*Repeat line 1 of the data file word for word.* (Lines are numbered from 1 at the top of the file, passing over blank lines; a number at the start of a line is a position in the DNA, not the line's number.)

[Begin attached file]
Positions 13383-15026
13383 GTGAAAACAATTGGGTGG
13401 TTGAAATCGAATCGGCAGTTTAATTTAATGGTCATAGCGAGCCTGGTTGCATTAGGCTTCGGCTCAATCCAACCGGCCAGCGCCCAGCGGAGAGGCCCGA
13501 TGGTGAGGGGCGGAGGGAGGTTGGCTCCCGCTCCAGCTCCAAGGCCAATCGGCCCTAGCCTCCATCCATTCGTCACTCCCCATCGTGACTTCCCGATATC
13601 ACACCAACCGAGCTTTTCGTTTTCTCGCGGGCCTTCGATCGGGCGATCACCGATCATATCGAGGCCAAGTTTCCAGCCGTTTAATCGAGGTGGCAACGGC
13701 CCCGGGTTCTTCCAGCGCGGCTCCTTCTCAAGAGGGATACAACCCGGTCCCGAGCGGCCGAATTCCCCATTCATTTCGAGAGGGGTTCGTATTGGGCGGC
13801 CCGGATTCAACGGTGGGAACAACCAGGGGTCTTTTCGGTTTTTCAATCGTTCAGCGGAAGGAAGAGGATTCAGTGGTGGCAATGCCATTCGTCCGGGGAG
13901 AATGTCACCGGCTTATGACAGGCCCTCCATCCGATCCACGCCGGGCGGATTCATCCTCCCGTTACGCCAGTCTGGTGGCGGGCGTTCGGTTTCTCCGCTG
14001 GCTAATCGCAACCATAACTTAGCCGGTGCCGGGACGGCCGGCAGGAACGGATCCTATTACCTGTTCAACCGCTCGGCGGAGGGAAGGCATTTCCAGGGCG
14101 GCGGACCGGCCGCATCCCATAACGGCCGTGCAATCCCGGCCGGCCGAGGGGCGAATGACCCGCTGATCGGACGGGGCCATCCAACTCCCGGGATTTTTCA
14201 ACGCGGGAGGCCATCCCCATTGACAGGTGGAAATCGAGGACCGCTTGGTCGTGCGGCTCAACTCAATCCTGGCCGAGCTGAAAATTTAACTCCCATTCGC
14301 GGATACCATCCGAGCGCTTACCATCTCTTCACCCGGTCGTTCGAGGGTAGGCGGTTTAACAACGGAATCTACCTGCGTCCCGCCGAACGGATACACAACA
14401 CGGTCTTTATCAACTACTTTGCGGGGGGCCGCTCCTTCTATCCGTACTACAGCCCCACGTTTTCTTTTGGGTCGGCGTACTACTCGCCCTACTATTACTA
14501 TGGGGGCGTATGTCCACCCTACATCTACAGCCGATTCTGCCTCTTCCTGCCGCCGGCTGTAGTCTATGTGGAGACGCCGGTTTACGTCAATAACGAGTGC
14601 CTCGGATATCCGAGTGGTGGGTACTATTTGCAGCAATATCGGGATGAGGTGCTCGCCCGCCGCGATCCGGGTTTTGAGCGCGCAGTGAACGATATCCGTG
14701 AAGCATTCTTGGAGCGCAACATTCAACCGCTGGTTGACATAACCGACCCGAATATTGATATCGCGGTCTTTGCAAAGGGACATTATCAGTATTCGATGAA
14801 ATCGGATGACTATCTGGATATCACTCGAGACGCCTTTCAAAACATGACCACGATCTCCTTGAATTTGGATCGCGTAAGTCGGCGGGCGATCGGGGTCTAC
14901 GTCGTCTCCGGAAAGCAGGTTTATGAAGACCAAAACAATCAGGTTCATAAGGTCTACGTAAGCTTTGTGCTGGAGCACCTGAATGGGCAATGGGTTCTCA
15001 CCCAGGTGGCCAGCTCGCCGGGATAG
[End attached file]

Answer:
Positions 13383-15026